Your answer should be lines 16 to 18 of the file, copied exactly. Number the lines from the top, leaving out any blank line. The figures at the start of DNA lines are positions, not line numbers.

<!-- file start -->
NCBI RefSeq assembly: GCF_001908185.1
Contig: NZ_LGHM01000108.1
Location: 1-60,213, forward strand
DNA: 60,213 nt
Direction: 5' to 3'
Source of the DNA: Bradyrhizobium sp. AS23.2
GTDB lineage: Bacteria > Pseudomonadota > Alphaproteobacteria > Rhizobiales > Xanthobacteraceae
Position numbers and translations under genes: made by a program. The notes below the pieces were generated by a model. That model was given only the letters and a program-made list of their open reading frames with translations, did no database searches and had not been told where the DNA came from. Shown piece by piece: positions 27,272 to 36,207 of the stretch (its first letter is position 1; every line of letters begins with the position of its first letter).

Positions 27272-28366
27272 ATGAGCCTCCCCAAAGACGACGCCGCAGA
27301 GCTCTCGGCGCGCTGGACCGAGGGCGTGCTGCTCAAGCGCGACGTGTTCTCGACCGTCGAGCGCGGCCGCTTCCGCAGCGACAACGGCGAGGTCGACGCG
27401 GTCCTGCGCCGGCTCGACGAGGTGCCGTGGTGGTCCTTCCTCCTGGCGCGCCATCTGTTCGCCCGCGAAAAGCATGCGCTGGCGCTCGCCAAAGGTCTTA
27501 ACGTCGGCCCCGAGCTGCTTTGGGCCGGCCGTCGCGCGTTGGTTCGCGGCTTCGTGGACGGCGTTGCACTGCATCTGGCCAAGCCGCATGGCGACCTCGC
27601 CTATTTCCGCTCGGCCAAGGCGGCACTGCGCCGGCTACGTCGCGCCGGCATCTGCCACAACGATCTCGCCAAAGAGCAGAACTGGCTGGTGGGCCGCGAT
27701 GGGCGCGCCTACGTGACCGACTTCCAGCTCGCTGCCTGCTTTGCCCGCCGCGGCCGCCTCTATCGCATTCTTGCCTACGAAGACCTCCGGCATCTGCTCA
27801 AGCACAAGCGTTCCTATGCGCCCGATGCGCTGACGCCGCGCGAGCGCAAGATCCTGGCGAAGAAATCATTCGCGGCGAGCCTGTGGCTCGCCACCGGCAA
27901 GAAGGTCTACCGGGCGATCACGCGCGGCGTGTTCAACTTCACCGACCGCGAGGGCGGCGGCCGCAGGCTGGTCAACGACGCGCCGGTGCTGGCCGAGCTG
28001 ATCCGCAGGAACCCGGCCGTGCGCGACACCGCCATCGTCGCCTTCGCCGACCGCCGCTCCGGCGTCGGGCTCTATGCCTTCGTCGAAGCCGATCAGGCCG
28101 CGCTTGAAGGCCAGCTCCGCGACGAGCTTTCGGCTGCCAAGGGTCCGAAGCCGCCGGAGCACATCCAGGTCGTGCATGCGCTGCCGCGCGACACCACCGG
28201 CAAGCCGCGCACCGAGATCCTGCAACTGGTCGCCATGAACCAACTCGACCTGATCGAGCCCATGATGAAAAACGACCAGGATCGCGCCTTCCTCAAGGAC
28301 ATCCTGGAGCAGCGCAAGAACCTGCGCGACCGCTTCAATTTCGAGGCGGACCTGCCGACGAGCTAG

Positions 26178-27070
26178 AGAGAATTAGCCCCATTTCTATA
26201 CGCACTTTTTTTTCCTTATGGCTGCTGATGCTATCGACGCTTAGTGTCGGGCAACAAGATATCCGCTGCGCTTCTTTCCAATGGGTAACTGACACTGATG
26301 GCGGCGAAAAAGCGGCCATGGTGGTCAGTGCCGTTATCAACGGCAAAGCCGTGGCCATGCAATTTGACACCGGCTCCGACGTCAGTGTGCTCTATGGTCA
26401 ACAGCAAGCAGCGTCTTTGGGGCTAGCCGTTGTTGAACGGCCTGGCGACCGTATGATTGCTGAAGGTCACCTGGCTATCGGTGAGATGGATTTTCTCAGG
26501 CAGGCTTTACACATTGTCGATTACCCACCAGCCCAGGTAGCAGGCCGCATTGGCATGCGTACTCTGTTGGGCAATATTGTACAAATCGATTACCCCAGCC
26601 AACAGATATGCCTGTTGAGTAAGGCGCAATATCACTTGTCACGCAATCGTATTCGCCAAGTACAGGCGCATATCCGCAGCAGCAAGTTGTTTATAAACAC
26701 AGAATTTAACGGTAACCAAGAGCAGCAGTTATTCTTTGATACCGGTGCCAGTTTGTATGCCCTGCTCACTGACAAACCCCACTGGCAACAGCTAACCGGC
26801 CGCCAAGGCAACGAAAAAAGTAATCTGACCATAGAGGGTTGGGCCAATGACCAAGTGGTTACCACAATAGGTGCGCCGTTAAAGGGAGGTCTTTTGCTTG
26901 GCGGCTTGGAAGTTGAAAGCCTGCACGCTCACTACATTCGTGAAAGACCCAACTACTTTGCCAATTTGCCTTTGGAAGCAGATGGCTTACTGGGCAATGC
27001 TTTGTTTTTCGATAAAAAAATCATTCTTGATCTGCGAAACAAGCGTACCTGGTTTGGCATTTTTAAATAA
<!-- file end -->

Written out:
27801 AGCACAAGCGTTCCTATGCGCCCGATGCGCTGACGCCGCGCGAGCGCAAGATCCTGGCGAAGAAATCATTCGCGGCGAGCCTGTGGCTCGCCACCGGCAA
27901 GAAGGTCTACCGGGCGATCACGCGCGGCGTGTTCAACTTCACCGACCGCGAGGGCGGCGGCCGCAGGCTGGTCAACGACGCGCCGGTGCTGGCCGAGCTG
28001 ATCCGCAGGAACCCGGCCGTGCGCGACACCGCCATCGTCGCCTTCGCCGACCGCCGCTCCGGCGTCGGGCTCTATGCCTTCGTCGAAGCCGATCAGGCCG